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<title>No Linux? Windows Subsystem for Linux!</title>
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<h1 id="content-title">No Linux? Windows Subsystem for Linux!</h1>
<p class="content-header author">Michael Zeevi</p>
<p class="content-header date"><time datetime="2021-08-05">2021-08-05</time></p>
<h2 id="intro">Intro</h2>
<p>This post will focus on <em>Windows Subsystem for Linux</em> (WSL), its advantages (over a conventional VM running Linux), setting it up and some tips for getting started with it.</p>
<h2 id="background">Background</h2>
<p>Sometimes you want your Linux environment, but for security reasons your workplace/company/customer enforces usage of standard issue “uniform” Windows computers (not that Linux is not secure, just that IT teams often choose to <em>not</em> manage multiple security tools &amp; policies for different operating systems). In these cases we have <strong>a few options</strong>...</p>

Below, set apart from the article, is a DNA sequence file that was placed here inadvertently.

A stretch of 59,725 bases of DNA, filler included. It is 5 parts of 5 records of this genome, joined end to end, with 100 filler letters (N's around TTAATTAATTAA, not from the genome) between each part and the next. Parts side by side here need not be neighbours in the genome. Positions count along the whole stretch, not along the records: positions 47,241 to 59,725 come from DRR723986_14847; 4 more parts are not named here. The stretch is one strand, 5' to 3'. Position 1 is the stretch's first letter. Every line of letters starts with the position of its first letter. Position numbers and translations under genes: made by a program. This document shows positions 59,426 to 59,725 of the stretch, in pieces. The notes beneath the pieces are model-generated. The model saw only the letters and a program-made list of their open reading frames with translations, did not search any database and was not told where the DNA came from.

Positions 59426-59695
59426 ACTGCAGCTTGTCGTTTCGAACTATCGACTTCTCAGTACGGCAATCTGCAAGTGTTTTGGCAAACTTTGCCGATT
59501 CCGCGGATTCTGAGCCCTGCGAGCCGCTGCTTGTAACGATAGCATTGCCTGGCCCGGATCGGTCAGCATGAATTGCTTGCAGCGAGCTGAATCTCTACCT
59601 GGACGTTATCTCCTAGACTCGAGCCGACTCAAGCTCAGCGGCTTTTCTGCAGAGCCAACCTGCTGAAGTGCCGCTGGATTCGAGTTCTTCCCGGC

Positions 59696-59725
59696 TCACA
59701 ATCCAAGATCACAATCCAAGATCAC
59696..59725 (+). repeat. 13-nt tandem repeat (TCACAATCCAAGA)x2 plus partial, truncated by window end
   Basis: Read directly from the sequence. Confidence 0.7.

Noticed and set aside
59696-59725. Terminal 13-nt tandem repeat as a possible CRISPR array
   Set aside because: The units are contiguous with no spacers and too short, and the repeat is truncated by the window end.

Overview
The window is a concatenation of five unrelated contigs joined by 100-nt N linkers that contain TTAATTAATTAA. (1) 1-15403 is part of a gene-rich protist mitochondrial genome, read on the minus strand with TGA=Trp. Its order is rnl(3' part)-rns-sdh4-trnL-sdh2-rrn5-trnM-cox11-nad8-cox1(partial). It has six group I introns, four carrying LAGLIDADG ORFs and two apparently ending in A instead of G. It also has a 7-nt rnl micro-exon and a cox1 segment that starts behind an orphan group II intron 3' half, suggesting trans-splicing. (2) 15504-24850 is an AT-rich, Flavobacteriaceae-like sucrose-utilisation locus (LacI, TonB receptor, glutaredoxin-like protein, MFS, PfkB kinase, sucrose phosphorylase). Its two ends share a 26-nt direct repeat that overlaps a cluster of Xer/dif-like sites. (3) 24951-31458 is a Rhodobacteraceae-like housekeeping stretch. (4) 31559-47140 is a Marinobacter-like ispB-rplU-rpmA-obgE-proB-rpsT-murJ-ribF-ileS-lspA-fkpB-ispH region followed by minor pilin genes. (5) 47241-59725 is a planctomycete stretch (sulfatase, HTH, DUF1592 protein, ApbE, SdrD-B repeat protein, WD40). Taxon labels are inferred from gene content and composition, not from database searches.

<p>One option is creating a “classic” Virtual Machine (using <strong><em>Virtual Box</em></strong>, for example), reserving a portion of your host system’s resources (memory, storage, etc.), and installing a full Linux image (such as Ubuntu) on it.</p>
<p>Another option, is to use <strong>WSL</strong> with a Linux distribution (such as Ubuntu) from the Microsoft Store, which we’ll discuss below.</p>
<p>Note: I won’t touch options like CygWin or MinGW, because they are riddled with differences such as not actually supporting Linux packages (instead they need them to go through modifications before even being compiled).</p>
<h2 id="advantages">Advantages</h2>
<p>Some of the advantages that make WSL standout:</p>
<li>Has very low memory demands - it doesn’t “block” a portion of the host system’s memory. Instead, it shares it - <em>similarly</em> to how a Docker container behaves (this can be demonstrated by running <code>free -h</code> in WSL and seeing the output list your host’s <em>full</em> memory).</li>